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glfreak
05-19-2009, 11:22 PM
Is there a way to use single vertex buffer object with multiple vertex formats? For example, it may contain batches that have different vertex layouts.

Is it okay to change the VertexAttribPointer's on currently bound buffer after drawing a batch, and then proceed with next using the new vertex layout specified by VertexAttribPointer's?

Thanks.

Groovounet
05-20-2009, 01:24 AM
Yes that's possible. glVertexAttribPointer is actually a kind of binding point, just need to make sure that the buffer object is binded when you call it.

One issue is that actually is works just like is would be 2 completely different draw calls

glBindBuffer(a)
glVertexAttribPointer(x)
glBindBuffer(0)

glDrawArrays();

glBindBuffer(b)
glVertexAttribPointer(x)
glBindBuffer(0)

glDrawArrays();

Whatever the value of a and b, that's fine! With VAO you would have to bind 2 differents object anyway.

Some new opportunities appear with nVidia bindless extensions but it's depend on what you actually want to do.

skynet
05-20-2009, 03:00 AM
Groovounet, please don't confuse the OP.
He was asking about multiple vertexformats in a _single_ VBO.

glfreak, yes it is perfectly possible to use a sequence like this:

glBindBuffer(vbo)

glVertexPointer() // provide format and offset
glDrawArrays()/glDrawElements()

glVertexPointer () // provide other format and other offset
glDrawArrays()/glDrawElements()

you can even use the same vbo for the indices at the same time, if you want.

Another advice: glBindBuffer(0) is _never_ needed in an application that does purely VBO array based rendering.

Additionally, the bindless stuff is not offering more features than standard VBOs, it just allows the same things to be done more efficiently.

Groovounet
05-20-2009, 03:54 AM
I have added glBindBuffer(0) just to show that the array buffer binding point isn't used at draw call, glVertexAttribPointer have their own binding points.

A and B could be the same buffer in my example.

dletozeun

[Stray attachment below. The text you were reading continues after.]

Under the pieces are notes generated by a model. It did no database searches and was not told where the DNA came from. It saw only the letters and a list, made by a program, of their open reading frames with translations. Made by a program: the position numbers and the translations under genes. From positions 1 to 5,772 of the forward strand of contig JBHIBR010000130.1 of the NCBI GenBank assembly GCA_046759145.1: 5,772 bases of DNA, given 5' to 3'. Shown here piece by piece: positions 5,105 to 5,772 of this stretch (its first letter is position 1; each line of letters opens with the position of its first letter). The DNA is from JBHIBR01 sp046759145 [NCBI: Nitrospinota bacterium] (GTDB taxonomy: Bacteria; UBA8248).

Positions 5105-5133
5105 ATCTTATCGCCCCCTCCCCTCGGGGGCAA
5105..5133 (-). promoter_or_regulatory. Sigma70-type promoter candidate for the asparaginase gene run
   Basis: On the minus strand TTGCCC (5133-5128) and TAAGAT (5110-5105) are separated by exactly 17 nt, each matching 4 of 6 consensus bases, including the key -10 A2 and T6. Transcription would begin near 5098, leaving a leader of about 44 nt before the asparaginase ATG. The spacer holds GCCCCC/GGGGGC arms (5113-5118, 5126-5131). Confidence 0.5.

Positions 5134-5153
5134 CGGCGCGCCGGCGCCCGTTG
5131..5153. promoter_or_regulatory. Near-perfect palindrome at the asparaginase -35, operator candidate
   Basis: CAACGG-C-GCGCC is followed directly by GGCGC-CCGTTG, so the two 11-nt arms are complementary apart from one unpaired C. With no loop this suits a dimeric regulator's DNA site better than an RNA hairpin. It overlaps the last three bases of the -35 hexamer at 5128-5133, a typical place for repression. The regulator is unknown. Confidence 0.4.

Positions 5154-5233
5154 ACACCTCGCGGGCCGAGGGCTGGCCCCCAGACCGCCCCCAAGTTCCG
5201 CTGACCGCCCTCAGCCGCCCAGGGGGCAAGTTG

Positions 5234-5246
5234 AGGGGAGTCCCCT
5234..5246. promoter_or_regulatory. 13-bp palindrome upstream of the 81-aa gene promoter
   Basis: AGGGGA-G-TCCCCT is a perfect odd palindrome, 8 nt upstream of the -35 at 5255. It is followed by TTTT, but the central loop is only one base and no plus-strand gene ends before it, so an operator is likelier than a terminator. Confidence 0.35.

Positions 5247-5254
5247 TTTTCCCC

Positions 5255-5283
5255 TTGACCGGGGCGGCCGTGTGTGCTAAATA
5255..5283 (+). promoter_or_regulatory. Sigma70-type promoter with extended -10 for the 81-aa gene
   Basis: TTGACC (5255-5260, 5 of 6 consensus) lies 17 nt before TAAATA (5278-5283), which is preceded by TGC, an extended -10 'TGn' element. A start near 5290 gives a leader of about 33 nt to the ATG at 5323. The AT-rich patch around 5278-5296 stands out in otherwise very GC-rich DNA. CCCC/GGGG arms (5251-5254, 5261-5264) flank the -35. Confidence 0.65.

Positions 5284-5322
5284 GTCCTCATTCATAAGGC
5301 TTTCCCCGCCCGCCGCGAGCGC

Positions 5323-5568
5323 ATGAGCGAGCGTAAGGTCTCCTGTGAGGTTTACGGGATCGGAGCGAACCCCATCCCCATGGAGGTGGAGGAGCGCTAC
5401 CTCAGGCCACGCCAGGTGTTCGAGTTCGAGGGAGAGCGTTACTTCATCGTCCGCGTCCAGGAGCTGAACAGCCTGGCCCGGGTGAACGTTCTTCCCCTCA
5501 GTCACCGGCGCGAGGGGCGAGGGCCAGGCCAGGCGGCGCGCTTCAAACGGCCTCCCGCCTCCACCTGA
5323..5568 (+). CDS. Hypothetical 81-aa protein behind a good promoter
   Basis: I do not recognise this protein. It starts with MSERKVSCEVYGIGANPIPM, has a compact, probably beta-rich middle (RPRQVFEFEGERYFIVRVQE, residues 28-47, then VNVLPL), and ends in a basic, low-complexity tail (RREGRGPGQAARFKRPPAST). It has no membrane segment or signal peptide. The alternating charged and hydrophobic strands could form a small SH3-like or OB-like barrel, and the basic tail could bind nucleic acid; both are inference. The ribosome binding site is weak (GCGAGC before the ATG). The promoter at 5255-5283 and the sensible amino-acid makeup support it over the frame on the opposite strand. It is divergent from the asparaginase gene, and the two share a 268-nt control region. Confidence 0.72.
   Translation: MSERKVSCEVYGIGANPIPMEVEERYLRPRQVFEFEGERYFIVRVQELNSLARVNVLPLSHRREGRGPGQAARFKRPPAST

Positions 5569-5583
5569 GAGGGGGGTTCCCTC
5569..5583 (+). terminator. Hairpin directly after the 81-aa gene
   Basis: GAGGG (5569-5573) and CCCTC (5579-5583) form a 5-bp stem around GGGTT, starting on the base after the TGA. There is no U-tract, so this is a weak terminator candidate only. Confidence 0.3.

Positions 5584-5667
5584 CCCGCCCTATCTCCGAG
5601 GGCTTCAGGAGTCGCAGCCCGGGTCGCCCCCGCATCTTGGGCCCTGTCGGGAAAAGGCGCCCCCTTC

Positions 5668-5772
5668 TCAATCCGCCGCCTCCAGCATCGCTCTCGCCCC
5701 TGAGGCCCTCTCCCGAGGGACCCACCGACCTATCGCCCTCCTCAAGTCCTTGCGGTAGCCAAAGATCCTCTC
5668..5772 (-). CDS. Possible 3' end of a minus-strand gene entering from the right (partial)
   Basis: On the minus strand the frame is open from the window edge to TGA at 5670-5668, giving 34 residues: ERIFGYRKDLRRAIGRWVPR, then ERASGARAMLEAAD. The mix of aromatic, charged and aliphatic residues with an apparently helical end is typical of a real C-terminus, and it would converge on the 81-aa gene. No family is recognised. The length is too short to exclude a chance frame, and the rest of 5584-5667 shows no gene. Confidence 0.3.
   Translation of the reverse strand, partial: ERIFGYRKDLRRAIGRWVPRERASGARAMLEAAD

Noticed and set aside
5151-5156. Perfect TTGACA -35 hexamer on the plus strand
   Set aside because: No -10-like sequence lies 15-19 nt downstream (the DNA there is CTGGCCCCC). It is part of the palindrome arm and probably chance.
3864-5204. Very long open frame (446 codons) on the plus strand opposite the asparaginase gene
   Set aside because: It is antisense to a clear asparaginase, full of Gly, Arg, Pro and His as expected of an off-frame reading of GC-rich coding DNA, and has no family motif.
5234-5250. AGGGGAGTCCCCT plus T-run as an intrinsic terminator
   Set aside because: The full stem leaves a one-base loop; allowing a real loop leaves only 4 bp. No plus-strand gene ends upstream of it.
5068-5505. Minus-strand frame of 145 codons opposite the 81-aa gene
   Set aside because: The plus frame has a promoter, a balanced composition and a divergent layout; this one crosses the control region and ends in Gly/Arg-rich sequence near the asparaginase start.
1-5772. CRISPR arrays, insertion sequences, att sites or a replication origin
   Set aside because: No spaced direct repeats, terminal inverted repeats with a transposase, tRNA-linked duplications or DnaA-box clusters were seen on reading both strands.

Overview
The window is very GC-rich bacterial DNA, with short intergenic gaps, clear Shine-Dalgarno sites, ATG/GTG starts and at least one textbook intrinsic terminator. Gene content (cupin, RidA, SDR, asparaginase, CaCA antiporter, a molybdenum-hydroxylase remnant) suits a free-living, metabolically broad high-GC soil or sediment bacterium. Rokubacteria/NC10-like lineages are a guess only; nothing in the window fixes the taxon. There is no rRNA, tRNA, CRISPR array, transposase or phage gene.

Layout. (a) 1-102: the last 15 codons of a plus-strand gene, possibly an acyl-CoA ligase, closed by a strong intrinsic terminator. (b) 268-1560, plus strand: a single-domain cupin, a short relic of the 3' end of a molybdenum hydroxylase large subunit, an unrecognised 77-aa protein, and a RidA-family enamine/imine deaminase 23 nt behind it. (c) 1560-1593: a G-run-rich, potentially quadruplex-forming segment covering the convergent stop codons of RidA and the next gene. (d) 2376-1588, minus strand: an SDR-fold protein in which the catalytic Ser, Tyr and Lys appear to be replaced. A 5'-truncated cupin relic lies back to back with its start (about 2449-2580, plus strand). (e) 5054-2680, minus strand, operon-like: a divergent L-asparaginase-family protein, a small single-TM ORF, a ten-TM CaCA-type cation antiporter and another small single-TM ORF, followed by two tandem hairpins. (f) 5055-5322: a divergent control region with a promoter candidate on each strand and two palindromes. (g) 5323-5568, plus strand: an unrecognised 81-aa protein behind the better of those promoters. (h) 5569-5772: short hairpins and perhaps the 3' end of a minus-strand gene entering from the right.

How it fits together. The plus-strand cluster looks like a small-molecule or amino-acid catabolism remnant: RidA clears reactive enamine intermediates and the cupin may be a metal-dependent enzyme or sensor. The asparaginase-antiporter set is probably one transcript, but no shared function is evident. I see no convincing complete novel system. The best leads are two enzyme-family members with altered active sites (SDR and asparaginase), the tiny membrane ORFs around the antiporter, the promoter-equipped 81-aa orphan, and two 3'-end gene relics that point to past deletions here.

05-20-2009, 04:20 AM
If the vertex coordinates count and type do not change you can also just bind one vbo and use multiple ibo which could be use to draw different kind of primitives.

It also depends on how vertex data is stored in your vbo. If data is consecutively stored for each primitive type one after another, you may call glDrawArrays multiple times with different starting indexes.

But all I am saying here is only relevant if the nature and the number of vertex coordinates does not change among all vertex formats.

bertgp
05-20-2009, 05:57 AM
If you really want to go all-out, you can allocate a single huge VBO from which your application allocates chunks on demand for loaded geometry. The point is that a VBO is only a memory block which can be divided up between various blocks of vertex data and indices.

glfreak
05-20-2009, 07:04 AM
Thanks alot for help. However I was wondering if resetting VertexAttribPointer's can be real-time performance bottleneck???

What if the Draw call has not finished yet and resetting the pointers may cause confusion to the GPU? How to synchronize this?

Groovounet
05-20-2009, 07:21 AM
With buffer object, this synchronization issue doesn't apply anymore ... Actually this issue applies on vertex arrays and is being sure that the data still exist when the draw call command is processed.

If you change the vertex format, it's just going to affect the next draw call.

VAO and recent nVidia bindless stuff have been added to reduce the CPU bottleneck or at least reduce cost of these glVertexAttribPointer and vertex layout setup.

On one hand, I'm not sure about any gain with VAO and to be fair I think this feature might be dead at birth in other hand the recent nVidia bindless stuff seems great and have already proof of results

glfreak
05-20-2009, 09:37 AM
As I understand from you, VAO is not what's supposed to be, an onboard video memory buffer? Like in Direct3D?

Or is it the binding steps?

Xmas
05-20-2009, 10:08 AM
What if the Draw call has not finished yet and resetting the pointers may cause confusion to the GPU? How to synchronize this?
The driver makes sure all GL calls are processed in the right order.


As I understand from you, VAO is not what's supposed to be, an onboard video memory buffer? Like in Direct3D?
No, that's a buffer object. A VAO is a state object containing information about the vertex attribute bindings.